A literature review of the PubMed and Web of Science was conducted to identify peerreviewed publications on this topic. Additional search was carried out using Google Scholar. This article reflects on the current state of art in spiritual care as an integrated palliative care approach for patients with neurodegenerative diseases and their caregivers. It proposes developing belief and value based care models for people with life-limiting conditions and their caregivers to prevent health related suffering.
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http://dx.doi.org/10.21037/apm.2020.03.37DOI Listing
July 2020

Binding of Metal-Ion-Induced Tau Oligomers to Lipid Surfaces Is Enhanced by GSK-3β-Mediated Phosphorylation.

ACS Chem Neurosci 2020 03 28;11(6):880-887. Epub 2020 Feb 28.

Department of Neurology, Klinikum der Universität München, Ludwig-Maximilians-University, 81377 Munich, Germany.

While fibrillar deposits of hyperphosphorylated protein tau are a key hallmark of several neurodegenerative diseases such as Alzheimer's disease, small oligomers have been speculated to be the key toxic aggregate species. Trivalent metal ions were shown to promote tau oligomer formation . However, little is known about potential intercellular spreading mechanisms or toxic modes of action of such oligomers. We investigated interactions of tau monomers and Fe/Al-induced oligomers with small unilamellar vesicles derived from 1-palmitoyl-2-oleoyl-phosphatidylcholine (neutral, liquid-crystalline phase) and dipalmitoyl-phosphatidylcholine (neutral, gel-phase). We further evaluated the influence of glycogen synthase kinase 3β (GSK-3β)-mediated tau phosphorylation applying the single-particle fluorescence spectroscopy techniques fluorescence correlation spectroscopy, fluorescence intensity distribution analysis, and scanning for intensely fluorescent targets. In these experiments, no binding to neutral lipid surfaces was observed for tau monomers. In contrast, metal-ion-induced tau oligomers showed a gain of function in binding to neutral lipid surfaces. Of note, tau phosphorylation by GSK-3β increased both oligomer formation and membrane affinity of the resulting oligomers. In conclusion, our data imply a pathological gain of function of metal-ion-induced oligomers of hyperphosphorylated tau, enabling membrane binding irrespective of surface charge even at nanomolar protein concentrations.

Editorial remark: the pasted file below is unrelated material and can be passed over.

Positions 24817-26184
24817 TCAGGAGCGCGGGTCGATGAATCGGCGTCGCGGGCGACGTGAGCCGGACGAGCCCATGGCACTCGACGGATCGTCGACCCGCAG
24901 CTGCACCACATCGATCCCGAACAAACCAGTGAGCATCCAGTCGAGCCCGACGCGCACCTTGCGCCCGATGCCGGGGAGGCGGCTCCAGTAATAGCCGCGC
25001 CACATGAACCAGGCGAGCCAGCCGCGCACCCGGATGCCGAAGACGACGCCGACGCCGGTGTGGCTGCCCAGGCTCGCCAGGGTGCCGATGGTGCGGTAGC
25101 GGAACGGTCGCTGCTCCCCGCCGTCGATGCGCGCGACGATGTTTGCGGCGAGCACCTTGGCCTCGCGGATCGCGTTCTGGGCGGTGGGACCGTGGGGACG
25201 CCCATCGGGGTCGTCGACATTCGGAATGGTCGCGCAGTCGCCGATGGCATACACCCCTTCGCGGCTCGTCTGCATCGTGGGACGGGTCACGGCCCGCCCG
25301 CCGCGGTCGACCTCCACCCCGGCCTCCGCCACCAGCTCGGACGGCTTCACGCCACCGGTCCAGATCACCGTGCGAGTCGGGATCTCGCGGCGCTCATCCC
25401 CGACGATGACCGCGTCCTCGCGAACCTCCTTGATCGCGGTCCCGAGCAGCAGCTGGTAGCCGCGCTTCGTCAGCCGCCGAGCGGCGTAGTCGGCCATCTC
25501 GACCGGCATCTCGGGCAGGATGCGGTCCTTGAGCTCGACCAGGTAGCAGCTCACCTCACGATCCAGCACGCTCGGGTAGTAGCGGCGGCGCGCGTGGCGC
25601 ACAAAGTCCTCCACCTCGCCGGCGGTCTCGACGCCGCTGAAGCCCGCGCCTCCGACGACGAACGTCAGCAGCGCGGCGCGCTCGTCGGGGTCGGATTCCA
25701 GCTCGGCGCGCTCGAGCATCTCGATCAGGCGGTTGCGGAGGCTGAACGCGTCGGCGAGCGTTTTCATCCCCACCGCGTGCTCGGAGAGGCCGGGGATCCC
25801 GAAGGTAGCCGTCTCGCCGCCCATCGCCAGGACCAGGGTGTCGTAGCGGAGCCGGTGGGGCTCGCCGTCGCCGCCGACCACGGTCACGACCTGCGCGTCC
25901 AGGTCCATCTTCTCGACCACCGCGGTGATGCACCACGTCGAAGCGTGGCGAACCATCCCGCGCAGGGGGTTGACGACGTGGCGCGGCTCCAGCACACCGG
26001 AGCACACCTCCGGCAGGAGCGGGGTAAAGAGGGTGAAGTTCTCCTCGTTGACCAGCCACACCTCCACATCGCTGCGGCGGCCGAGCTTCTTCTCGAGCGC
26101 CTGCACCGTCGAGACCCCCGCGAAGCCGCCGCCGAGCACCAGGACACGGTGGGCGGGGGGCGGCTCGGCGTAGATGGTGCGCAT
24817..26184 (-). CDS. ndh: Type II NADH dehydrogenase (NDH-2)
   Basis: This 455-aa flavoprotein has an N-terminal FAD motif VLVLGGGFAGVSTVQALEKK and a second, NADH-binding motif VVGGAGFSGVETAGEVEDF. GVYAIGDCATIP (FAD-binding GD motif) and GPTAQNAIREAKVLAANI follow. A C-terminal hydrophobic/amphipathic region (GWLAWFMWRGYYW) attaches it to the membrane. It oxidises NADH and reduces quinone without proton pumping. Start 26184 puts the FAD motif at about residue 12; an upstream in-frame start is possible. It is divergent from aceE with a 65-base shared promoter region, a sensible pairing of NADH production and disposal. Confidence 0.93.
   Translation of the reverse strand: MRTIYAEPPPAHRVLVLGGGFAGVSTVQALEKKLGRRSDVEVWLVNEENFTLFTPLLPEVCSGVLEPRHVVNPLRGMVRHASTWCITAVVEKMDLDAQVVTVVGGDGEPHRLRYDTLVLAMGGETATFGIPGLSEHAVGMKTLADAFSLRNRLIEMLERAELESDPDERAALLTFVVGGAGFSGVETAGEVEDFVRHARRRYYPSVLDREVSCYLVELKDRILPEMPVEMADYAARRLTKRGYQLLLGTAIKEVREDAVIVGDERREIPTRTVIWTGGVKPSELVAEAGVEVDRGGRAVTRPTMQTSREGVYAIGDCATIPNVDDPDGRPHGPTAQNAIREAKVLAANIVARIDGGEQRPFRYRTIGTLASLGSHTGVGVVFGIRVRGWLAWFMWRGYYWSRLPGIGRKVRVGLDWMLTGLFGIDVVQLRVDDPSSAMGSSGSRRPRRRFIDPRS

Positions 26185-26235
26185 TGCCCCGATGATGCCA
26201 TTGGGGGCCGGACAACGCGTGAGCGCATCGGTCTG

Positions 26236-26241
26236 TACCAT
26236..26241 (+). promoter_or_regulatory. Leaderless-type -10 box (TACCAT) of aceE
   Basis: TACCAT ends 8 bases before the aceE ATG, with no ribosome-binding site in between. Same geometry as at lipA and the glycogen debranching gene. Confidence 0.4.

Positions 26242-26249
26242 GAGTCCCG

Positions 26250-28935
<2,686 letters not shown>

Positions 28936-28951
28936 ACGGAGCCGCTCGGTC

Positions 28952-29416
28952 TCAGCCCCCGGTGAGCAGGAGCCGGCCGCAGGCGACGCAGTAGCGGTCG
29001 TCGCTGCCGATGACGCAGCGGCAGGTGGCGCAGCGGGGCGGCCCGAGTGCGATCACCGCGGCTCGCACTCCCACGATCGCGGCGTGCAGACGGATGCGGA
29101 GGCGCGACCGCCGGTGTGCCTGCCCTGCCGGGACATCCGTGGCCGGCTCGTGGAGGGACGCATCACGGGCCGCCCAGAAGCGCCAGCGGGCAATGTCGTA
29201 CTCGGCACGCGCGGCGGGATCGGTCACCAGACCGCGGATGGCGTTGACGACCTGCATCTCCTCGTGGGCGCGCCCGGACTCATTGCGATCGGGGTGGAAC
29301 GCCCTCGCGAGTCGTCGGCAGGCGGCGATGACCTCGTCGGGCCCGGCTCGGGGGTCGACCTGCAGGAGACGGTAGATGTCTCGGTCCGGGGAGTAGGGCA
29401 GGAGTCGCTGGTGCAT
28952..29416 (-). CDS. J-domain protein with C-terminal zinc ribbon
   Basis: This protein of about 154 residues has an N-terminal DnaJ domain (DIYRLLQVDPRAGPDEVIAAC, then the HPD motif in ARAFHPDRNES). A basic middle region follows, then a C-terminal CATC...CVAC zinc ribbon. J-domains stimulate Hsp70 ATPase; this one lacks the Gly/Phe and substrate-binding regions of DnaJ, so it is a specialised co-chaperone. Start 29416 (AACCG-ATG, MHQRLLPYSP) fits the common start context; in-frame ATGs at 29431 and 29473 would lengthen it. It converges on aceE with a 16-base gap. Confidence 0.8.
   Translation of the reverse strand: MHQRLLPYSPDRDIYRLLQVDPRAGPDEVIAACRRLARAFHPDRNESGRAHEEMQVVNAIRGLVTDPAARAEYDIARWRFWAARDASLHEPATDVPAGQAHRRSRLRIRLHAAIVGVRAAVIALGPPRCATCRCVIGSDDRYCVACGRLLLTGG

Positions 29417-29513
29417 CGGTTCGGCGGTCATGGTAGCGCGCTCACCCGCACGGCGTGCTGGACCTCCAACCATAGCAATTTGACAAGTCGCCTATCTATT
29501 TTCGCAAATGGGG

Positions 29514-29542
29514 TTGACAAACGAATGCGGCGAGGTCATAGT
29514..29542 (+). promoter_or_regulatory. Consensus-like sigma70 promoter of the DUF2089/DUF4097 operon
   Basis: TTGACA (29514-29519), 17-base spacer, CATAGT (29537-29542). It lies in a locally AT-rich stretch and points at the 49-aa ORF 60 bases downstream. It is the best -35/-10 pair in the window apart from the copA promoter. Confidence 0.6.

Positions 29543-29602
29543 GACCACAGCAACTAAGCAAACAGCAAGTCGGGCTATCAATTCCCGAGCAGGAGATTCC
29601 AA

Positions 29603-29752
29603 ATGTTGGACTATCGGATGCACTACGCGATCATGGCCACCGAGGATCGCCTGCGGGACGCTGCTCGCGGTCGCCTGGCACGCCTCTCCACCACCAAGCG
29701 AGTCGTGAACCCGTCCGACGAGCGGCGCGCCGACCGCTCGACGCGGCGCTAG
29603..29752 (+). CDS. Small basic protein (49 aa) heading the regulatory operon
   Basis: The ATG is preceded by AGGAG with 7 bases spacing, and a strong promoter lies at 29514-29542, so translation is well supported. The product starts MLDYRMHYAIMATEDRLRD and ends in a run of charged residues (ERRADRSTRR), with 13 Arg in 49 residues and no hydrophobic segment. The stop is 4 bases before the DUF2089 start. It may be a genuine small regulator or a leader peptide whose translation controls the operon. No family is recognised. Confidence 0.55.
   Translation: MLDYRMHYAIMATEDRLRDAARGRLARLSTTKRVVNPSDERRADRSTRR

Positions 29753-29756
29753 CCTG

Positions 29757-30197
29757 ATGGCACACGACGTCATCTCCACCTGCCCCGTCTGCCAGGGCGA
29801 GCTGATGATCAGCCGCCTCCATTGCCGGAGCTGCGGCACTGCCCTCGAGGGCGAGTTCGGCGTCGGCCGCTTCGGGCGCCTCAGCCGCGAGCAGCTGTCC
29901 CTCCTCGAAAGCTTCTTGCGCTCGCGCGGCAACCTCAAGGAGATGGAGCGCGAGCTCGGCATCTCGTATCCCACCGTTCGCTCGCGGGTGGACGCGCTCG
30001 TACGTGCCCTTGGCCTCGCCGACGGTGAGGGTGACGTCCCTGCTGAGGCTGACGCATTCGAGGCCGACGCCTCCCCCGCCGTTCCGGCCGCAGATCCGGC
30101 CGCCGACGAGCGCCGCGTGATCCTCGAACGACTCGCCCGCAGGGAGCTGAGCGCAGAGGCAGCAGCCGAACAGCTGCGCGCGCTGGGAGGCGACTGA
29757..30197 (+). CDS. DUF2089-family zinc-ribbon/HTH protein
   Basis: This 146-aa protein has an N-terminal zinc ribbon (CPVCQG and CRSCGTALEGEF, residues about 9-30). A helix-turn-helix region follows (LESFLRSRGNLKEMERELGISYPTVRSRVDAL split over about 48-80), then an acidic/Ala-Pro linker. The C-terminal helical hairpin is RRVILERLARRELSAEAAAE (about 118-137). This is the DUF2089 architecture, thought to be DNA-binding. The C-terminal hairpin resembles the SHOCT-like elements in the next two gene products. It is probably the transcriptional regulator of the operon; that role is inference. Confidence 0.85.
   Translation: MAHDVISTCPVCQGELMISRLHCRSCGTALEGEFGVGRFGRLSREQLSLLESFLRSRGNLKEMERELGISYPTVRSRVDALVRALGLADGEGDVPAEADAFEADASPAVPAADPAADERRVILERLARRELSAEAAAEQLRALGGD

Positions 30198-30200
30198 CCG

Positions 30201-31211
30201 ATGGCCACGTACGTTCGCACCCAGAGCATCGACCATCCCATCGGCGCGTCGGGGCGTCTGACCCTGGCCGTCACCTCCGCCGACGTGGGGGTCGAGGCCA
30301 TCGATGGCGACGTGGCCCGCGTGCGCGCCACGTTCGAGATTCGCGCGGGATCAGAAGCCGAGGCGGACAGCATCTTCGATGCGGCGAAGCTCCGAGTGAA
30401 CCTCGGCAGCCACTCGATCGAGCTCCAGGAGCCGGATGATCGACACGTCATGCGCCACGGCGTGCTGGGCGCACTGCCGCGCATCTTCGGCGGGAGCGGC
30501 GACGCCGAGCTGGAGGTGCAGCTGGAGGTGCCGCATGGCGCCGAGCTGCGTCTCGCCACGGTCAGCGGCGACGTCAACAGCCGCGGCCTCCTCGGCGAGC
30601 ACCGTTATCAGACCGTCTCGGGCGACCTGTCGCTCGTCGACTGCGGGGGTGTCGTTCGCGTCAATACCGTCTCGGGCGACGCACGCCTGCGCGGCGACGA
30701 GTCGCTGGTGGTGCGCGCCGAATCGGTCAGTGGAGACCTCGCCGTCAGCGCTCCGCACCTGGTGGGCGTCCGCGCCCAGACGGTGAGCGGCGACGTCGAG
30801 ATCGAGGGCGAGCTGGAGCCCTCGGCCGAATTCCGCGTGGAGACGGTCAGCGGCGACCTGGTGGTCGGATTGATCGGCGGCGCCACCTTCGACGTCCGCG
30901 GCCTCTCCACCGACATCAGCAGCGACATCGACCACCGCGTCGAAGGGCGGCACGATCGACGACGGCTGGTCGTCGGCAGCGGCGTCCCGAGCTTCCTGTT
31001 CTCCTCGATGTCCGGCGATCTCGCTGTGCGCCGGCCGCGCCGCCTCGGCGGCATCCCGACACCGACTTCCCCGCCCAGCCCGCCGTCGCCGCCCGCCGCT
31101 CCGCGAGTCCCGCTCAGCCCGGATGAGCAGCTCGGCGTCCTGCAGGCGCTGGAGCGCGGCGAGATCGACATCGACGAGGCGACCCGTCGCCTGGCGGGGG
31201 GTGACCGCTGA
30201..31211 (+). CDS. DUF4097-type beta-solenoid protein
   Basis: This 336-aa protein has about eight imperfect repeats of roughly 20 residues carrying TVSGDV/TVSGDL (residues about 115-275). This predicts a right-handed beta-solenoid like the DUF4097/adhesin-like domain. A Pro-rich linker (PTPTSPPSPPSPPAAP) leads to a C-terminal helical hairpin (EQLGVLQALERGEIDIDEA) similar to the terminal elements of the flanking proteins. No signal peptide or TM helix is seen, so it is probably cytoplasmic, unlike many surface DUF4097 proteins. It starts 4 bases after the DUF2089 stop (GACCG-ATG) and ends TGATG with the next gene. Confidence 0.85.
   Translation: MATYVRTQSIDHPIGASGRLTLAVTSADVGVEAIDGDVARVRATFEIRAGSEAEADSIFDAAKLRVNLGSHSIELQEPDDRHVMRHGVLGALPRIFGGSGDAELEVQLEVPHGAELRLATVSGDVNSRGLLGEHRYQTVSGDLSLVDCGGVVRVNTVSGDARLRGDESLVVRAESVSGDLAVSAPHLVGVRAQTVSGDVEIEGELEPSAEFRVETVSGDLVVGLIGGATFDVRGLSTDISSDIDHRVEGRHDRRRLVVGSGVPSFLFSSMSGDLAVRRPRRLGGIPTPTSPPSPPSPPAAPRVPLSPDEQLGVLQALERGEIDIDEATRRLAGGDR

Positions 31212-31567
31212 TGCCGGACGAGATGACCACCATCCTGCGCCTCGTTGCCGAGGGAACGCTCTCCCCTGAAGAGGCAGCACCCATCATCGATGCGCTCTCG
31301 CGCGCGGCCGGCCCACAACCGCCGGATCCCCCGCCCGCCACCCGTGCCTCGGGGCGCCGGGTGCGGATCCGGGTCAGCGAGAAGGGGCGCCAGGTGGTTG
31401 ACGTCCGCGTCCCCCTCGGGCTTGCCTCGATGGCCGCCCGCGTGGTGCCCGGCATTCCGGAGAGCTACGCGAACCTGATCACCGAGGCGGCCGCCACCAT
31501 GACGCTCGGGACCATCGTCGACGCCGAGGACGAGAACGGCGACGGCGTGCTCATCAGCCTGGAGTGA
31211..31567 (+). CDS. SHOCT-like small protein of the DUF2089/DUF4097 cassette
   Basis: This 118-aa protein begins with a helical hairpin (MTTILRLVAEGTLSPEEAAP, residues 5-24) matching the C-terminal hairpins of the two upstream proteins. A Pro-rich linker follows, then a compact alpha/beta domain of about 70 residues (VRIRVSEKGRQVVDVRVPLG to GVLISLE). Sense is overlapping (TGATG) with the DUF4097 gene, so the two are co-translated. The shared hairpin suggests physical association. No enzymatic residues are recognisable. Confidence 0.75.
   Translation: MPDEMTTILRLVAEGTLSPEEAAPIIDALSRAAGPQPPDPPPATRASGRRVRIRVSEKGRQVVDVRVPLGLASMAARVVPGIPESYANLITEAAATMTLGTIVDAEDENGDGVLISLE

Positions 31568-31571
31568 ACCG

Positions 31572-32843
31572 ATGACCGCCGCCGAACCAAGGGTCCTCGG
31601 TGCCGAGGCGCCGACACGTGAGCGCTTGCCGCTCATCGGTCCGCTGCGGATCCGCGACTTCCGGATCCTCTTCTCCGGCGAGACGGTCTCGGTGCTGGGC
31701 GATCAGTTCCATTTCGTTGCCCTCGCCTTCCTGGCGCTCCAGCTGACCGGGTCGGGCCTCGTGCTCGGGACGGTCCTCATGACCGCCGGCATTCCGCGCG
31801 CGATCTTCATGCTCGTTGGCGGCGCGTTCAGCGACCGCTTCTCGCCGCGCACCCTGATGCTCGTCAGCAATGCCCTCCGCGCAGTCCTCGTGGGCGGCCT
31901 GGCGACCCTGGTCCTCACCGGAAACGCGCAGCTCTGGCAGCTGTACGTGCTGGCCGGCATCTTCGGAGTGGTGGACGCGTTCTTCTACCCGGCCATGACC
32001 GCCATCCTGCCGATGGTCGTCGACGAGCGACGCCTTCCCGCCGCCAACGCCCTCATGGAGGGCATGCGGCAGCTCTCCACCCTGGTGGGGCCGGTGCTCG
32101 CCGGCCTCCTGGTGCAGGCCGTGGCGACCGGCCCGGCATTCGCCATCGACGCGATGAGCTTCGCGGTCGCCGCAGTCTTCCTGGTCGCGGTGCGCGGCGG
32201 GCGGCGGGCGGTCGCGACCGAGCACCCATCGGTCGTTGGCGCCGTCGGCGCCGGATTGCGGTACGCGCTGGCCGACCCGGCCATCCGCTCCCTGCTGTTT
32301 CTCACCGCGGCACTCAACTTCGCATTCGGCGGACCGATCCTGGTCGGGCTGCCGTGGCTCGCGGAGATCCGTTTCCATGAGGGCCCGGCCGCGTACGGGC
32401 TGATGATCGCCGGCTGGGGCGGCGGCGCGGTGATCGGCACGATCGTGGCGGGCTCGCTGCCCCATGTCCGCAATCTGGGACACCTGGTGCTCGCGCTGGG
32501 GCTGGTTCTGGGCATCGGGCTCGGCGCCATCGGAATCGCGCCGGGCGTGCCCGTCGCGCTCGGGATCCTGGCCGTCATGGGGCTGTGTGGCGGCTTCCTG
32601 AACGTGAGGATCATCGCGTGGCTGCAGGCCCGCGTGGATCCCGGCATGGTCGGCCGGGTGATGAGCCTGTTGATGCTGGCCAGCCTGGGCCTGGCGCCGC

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http://dx.doi.org/10.1021/acschemneuro.9b00459DOI Listing
March 2020

Patients with Parkinson's disease need spiritual care.

Ann Palliat Med 2020 Mar 16;9(2):144-148. Epub 2019 Dec 16.

Palliative Care Research Hub, the Institute of Nursing Science and Practice, Paracelsus Medical University, Salzburg, Austria.

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http://dx.doi.org/10.21037/apm.2019.11.24DOI Listing
March 2020

Considerations in preparing a multicenter study: Lessons learned from the Epilepsy Monitoring Unit Comfort Questionnaire (EMUCQ) validation feasibility study.

Epilepsy Behav 2019 09 9;98(Pt A):53-58. Epub 2019 Jul 9.

Department of Neurology, Christian-Doppler Medical Centre, Paracelsus Medical University, Ignaz-Harrer-Straße 79, 5020 Salzburg, Austria; Centre for Cognitive Neuroscience, Ignaz-Harrer-Straße 79, 5020, Salzburg, Austria.

Purpose: It is recommended to perform a pilot testing before conducting a validation study of a novel questionnaire. Pilot studies may serve different purposes. The aim of this study was to assess the feasibility of a multicenter validation study, to recruit additional study centers, and to undertake orientating descriptive item analysis of the 44-item Epilepsy Monitoring Unit (EMU) Comfort Questionnaire (EMUCQ).

Methods: During a six-month sampling period, the EMUCQ was administered to eligible EMU patients. The patients filled out the questionnaire at two time points. Additional centers were recruited in Germany and Austria, and ethics votes obtained. In descriptive item analysis central tendency, variability, item distribution and item difficulty were calculated.

Results: A total of 44 EMU patients participated in the study. Eight additional EMUs agreed to join the planned validation study. Recruitment of the centers took four months. Another six months passed to obtain all the ethics votes. Floor and ceiling effects could be detected in 32 items. One item with the lowest median showed the low item difficulty. Another five items showed medians with the height of 6. In four items, high difficulty indices could be observed.

Conclusion: A good network has turned out to be very helpful while planning a multicenter study. Enough time must be scheduled, because obtaining an ethics vote may take quite a long time. No conclusive statements regarding item properties could be made as this was a feasibility study.
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http://dx.doi.org/10.1016/j.yebeh.2019.06.019DOI Listing
September 2019

No Evidence of a Contribution of the Vestibular System to Frequent Falls in Progressive Supranuclear Palsy.

J Clin Neurol 2019 Jul;15(3):339-346

Department of Neurology, Ludwig Maximilians University, Munich, Germany.

Background And Purpose: Conflicting results about vestibular function in progressive supranuclear palsy (PSP) prompted a systematic examination of the semicircular canal function, otolith function, and postural stability.